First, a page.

Wednesday, October 27, 2021

We Remember: Civil Rights Activist Robert ‘Bob’ Moses dies at 86

*Robert Parris Moses, a civil rights activist who was shot at and endured beatings and jail while leading Black voter registration drives in the American South during the 1960s and later helped improve minority education in math, died in Hollywood, Florida Sunday at age 86.

Moses, widely known as Bob, worked as the Mississippi field director of the Student Nonviolent Coordinating Committee during the civil rights movement and was central to the 1964 “Freedom Summer” which saw hundreds of students travelling to the South toregister voters.

In 1982, he launched the Algebra Project thanks to a MacArthur Fellowship. The project included a curriculum Moses developed to help struggling students succeed in math. Moses talks about the origins of the Algebra Project below:

Moses was born in Harlem, New York, on January 23, 1935, two months after a race riot left three dead and injured 60 in the neighborhood. His grandfather, William Henry Moses, had been a prominent Southern Baptist preacher and a supporter of Black nationalist leader Marcus Garvey. The Moses family moved north from the South during the Great Migration. Once in Harlem, his family sold milk from a Black-owned cooperative to help supplement the household income, according to “Robert Parris Moses: A Life in Civil Rights and Leadership at the Grassroots,” by Laura Visser-Maessen.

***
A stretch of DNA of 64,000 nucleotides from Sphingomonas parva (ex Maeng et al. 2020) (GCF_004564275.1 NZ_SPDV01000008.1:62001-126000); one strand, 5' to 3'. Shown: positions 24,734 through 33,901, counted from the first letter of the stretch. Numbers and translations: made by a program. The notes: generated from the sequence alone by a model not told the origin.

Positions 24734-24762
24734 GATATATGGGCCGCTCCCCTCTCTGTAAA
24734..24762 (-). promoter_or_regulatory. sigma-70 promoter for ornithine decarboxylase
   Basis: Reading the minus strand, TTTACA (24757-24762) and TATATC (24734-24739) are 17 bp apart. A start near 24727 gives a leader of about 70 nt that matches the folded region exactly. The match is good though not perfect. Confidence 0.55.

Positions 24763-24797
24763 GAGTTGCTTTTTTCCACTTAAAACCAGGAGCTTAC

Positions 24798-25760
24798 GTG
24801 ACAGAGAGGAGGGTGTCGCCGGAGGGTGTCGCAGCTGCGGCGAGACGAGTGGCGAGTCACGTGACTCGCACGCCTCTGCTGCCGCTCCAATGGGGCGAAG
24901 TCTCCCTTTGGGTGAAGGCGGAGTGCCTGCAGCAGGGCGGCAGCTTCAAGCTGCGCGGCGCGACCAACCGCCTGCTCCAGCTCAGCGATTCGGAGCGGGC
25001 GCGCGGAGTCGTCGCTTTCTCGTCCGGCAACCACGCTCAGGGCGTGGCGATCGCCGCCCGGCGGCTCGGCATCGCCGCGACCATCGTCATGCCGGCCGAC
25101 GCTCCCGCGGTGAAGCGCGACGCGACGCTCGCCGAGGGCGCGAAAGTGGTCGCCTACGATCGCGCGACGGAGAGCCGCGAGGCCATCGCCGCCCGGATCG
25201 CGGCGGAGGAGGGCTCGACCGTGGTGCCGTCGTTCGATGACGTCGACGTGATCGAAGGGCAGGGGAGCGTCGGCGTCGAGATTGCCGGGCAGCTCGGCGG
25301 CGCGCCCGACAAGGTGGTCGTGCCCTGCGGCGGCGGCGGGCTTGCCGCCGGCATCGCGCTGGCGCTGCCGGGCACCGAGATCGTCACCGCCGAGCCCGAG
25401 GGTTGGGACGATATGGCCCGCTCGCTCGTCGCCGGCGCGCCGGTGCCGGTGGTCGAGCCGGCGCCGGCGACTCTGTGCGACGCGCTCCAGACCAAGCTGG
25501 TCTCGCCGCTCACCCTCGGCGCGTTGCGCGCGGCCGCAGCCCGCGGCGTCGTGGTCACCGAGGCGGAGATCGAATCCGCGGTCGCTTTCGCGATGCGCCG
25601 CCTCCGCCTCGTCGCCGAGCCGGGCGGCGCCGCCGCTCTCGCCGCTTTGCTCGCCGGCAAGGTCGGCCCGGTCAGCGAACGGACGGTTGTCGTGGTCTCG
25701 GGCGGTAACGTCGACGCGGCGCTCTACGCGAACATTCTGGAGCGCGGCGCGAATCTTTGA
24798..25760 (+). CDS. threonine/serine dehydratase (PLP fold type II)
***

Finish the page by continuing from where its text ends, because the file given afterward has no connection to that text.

We Remember: Civil Rights Activist Robert Moses dies at 86

While attending Hamilton College in Clinton, New York, he became a Rhodes Scholar and was deeply influenced by the work of French philosopher Albert Camus and his ideas of rationality and moral purity for social change. Moses then took part in a Quaker-sponsored trip to Europe and solidified his beliefs that change came from the bottom up before earning a master’s in philosophy at Harvard University.

A reoccurring theme in Moses’ life and work was the need to listen and work with the local populations where activists were trying to affect change whether that was registering Black voters in some of the most staunchly anti-integration parts of Mississippi or years later working with students and teachers to come up with ways to improve math knowledge.

Below, Moses is interviewed for the Julian Bond Oral History project in Cambridge, Massachusetts on November 26th, 2018. He discusses his upbringing and educational background, his decision to join the Southern freedom movement, his voter registration work in Mississippi, planning for Freedom Summer and his impressions of and relationship with Julian Bond.



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